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The Historical Development of the PCA Book of Church Order

Chapter 30 : Church Censures

Paragraph 4 : Of Excommunication


30-4. Excommunication is the excision of an offender from the communion of the Church. This censure is to be inflicted only on account of gross crime or heresy and when the offender shows himself incorrigible and contumacious. The design of this censure is to operate on the offender as a means of reclaiming him, to deliver the church from the scandal of his offense, and to inspire all with fear by the example of his discipline.

[DIGEST: The current PCA text differs only from PCA 1973 by the deletion of a comma and the insertion of "and" in the second sentence ("...or heresy and when the...". This minor change was adopted in 1974. Citation for that change will be posted here at a later date.]

ANTECEDENT TEXTS:
PCA 1973, RoD, 4-4, Adopted text, as printed in the Minutes of General Assembly, p. 146
Continuing Presbyterian Church 1973, RoD, 4-4, Proposed text, p. 41
Excommunication is the excision of an offender from the communion of the Church. This censure is to be inflicted only on account of gross crime or heresy, when the offender shows himself incorrigible and contumacious. The design of this censure is to operate on the offender as a means of reclaiming him, to deliver the Church from the scandal of his offense, and to inspire all with fear by the example of his discipline.

PCUS 1879, Rules of Discipline, IV-4

Excommunication is the excision of an offender from the communion of the Church. This censure is to be inflicted only on account of gross crime or heresy, when the offender shows himself incorrigible and contumacious. The design of this censure is to operate on the offender as a means of reclaiming him, to deliver the Church from the scandal of his offence, and to inspire all with fear by the example of his discipline.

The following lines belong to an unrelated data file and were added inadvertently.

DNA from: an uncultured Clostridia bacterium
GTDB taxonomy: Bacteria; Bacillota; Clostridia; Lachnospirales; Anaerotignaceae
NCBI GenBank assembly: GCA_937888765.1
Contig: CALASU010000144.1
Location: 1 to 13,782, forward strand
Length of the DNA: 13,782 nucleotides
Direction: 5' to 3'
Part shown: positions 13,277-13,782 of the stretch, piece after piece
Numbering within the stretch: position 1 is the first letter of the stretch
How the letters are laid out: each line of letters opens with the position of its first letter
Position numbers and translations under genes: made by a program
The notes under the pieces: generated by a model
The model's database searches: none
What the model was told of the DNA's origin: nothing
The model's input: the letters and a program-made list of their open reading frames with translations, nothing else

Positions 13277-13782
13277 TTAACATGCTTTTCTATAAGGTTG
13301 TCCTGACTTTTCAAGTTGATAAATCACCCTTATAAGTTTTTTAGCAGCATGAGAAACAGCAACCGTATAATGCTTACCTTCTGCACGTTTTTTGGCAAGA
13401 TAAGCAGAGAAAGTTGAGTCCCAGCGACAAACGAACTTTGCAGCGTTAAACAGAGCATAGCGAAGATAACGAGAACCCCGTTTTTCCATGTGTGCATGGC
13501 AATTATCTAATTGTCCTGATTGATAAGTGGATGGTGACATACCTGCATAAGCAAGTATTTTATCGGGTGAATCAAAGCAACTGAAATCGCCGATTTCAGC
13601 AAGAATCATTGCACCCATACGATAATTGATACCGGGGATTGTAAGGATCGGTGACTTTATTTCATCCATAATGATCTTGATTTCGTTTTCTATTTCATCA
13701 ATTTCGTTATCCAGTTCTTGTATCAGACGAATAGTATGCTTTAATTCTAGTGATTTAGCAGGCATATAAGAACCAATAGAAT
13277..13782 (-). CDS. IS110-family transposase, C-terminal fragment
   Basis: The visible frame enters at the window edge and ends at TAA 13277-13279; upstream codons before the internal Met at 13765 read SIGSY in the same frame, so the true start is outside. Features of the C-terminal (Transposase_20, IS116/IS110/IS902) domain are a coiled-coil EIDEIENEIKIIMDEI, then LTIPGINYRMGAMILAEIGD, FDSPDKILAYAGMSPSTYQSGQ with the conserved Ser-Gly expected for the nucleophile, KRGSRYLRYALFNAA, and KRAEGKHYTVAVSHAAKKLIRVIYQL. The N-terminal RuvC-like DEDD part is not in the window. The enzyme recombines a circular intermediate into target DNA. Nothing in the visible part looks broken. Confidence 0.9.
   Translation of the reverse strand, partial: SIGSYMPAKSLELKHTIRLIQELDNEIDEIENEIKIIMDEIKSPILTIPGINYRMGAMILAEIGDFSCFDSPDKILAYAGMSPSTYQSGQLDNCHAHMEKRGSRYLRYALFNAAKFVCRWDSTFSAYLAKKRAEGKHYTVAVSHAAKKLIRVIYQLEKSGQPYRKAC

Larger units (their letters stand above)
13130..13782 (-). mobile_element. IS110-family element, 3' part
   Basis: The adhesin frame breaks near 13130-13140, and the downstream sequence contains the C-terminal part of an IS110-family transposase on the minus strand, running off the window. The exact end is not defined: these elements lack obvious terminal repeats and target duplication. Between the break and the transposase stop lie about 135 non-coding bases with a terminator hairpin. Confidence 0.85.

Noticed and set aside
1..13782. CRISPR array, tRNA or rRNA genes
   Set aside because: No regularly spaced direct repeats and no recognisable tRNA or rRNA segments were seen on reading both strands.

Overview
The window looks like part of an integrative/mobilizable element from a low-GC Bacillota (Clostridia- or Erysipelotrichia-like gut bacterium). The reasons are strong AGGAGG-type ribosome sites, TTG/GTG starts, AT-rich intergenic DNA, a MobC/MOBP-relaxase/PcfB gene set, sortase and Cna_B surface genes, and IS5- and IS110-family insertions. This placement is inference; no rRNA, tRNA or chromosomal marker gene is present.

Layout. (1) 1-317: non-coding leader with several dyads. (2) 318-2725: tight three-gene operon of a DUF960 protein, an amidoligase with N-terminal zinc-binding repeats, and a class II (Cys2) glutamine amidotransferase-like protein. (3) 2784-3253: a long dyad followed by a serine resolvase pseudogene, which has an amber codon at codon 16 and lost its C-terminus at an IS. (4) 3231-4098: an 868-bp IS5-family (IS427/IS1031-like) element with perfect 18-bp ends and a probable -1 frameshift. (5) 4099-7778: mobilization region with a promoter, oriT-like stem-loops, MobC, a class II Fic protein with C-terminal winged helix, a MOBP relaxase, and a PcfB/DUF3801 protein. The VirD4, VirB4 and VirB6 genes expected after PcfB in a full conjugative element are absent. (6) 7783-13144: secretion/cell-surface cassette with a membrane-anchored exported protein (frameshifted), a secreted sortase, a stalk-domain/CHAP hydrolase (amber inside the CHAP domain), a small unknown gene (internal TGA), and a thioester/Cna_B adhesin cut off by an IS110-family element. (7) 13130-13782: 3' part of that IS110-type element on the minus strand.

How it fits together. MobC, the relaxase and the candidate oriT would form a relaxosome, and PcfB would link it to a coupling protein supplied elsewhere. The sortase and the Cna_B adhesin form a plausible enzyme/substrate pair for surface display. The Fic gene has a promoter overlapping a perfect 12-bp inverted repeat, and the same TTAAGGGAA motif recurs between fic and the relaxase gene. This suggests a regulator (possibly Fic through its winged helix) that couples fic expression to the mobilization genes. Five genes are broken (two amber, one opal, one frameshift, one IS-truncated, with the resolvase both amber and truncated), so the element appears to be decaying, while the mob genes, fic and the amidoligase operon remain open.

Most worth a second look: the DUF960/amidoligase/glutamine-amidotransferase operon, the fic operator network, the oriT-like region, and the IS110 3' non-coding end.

PCUS 1869 draft, Canons of Discipline, IV-4
Excommunication is the excision of an offender from the communion of the Church. This dreadful censure is only to be inflicted on account of such gross and flagitious crimes or heresies as are accompanied with peculiar aggravations, when incorrigible offenders treat the authority of the courts of Christ’s Church with contempt. The design of this censure is to operate on the offender as a means of reclaiming him, to deliver the Church from the scandal of his offence, and to inspire all with fear by the example of his discipline.

PCUS 1867 draft, Canons of Discipline, IV-4
Excommunication is the excision of an offender from the visible church. This dreadful censure is only to be inflicted on account of such gross and flagitious crimes or heresies as are accompanied with peculiar aggravations, when incorrigible offenders treat the authority of the courts of Christ’s church with contempt. The design of this censure is to operate on the offender as a means of reclaiming him, to deliver the church from the scandal of his offence, and to inspire all with fear by the example of his discipline.

PCUSA, Forms of Process in the Judicatories of this Church (1789), I-15
Such gross offenders, as will not be reclaimed by the private or public admonitions of the church, are to be cut off from its communion, agreeably to our Lord's direction, Mat. xviii. 17. and the apostolic injunction respecting the incestuous person, I Cor. [5], ver. 1-5. But as this is the highest censure of the church, and of the most solemn nature, it is not to be inflicted, without the advice and consent of, at least, the presbytery under whose care the particular church is, to which the offender belongs; or the advice of a higher judicatory, as the case may appear to require.

OTHER COMPARISONS:
UPCNA, 1892, Government and Discipline, Part III, IX.5
1. Definition.--Excommunication is the judicial excision of an offender from the visible church, declaring him to be unworthy of a place in the visible church, and to have no more fellowship with it than "a heathen man and publican."*
[* Matthew 18:17; 1 Corinthians 5:5.]

OPC Book of Discipline (2005), VI.B.5 - Excommunication
[p. 110]
Excommunication is the most severe form of censure and is resorted to only in cases of offenses aggravated by persistent impenitence. It consists in a solemn declaration by an ecclesiastical judicatory that the offender is no longer considered a member of the body of Christ.